Matt Chandler and the Dark Side of Social Media Private Messaging

By: Deji Yesufu

Matt Chandler is the lead pastor of the Village Church, situated in Flower Mound, Texas, USA. He was in the news most of last week after he spoke to his congregation on Sunday, 28th August, 2022, about the need for him to step down from active pastoral duties – for a while – as he undergoes something of a disciplinary measure being meted out to him by his fellow pastors, after it had been discovered that he had overstepped some sensitive lines in his private conversations within his inbox messaging on Instagram to a woman in the church who was married. Matt said that after he was confronted by another lady, who showed him that those chats were inappropriate for a pastor like himself, he had approached other pastors and reported himself to them and to his wife. After due investigations were carried out, the elders of the church also agreed with the woman who had raised those objections.

Matt said the conversation did not carry any sexual notes, neither were they romantic. He however agrees that they were too frequent and they carried on a familiarity that was not appropriate. He said his words in the chats were unguarded and unwise; that they were laced with course and foolish joking. The leadership of the church therefore placed Matt on a leave of absence from teaching, preaching and other pastoral duties. They made it clear that they do not think that their pastor had crossed the line that will warrant a wholesale removal from leadership. They believe that these actions taken were to help guard their pastor’s spiritual life, so that he can be in a position to continue to administer his work as the spiritual head of their local church.

My first reaction to this news was that of caution. I was also not sure if I could make the right judgment on the matter and so I weighed the opinion of some trusted Christian friends. A few of them felt that with the wind of wokism flying through the nation of America, and with more and more churches being swayed by the new fad of cancel culture, one could not be too sure of the things happening in the Village Church. Chandler is somewhat of a celebrity pastor, leading a mega church. It is usually too easy for folks from the Me-too movement to bring their venom down on another male figure, who in their estimation, should never take advantage of a woman from the position of strength that he occupies. This was quite a timely perspective that I got, especially when you consider that the Acts 29 group of churches, to which Chandler and the Village Church are members, have not proven themselves too discerning of the social justice movement that has enveloped many congregations in the United States. On a closer observation, however, Matt Chandler did admit to using course languages in his conversation with that lady; he said that they utilized foolish joking in their chat. That, in my estimation, was crossing the line of pastoral propriety in one’s dealings with a member of the church. And I think that the leadership of the Village Church have done well to bring their pastor under discipline. Chandler himself has done even better in submitting to the pastoral oversight of his fellow elders. If this sort of thing happens more frequently in our churches, we will see less of the scandals that we witness within the Christian Church. At this point, I want to examine the dark world of social media private messaging and I want to urge caution among Christians, in particular, in the way and manner they use this wonderful tool that our world has offered us via the internet.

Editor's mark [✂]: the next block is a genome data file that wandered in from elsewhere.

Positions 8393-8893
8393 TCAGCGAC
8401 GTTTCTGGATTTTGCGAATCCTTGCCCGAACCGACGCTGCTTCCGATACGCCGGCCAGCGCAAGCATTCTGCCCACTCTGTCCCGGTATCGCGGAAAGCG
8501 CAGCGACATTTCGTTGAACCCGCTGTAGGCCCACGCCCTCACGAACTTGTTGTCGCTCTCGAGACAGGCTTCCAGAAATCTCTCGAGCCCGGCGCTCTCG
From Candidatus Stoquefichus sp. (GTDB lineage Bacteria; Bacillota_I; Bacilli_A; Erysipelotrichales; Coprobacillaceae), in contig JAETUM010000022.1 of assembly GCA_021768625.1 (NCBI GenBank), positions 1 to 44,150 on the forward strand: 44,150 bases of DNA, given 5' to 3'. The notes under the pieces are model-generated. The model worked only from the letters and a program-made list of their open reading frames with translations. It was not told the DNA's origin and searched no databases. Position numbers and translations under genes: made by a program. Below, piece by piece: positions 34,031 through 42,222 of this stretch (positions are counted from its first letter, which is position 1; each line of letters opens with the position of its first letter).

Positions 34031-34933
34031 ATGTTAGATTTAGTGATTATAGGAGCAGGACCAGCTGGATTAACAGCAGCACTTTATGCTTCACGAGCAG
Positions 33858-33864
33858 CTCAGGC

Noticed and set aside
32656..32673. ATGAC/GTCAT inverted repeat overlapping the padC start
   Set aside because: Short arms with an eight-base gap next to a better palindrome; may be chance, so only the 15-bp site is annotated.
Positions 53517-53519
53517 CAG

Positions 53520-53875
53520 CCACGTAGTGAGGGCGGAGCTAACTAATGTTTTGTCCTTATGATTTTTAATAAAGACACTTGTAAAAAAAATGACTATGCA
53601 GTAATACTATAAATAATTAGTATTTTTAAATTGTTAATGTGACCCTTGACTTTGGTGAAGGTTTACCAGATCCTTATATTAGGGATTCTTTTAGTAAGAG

One day, a few months ago, Lady A sent me a Whatsapp message asking if I knew one Mr. B. I said I knew him. She wanted to know if he could be trusted in a relationship with a friend of hers – let us call this person Mrs. C. I told her that in my estimation, this person could not be (at this point I will refrain from giving more information on this matter so as to retain anonymity). So, Lady A said she will no longer be in touch with Mr. B. Well, when Mr. B could not reach Lady A, he contacted Mrs. C directly via her social media inbox. In less than a month, they had linked up. Money had exchanged hands and the two had met and even become intimate. Lady A warned Mrs. C against the relationship, based on my counsel but C will not listen. In the one-month period in which they related, C discovered that B was actually not the kind of person should would want to be in a relationship with. She eventually ended the relationship and moved on. All of that heart ache would have been avoided if C had listened to A and the counsel I gave. You may even consider C to be lucky. Many others lose their resources in the process; they lose property; and in some extreme cases they lose their lives.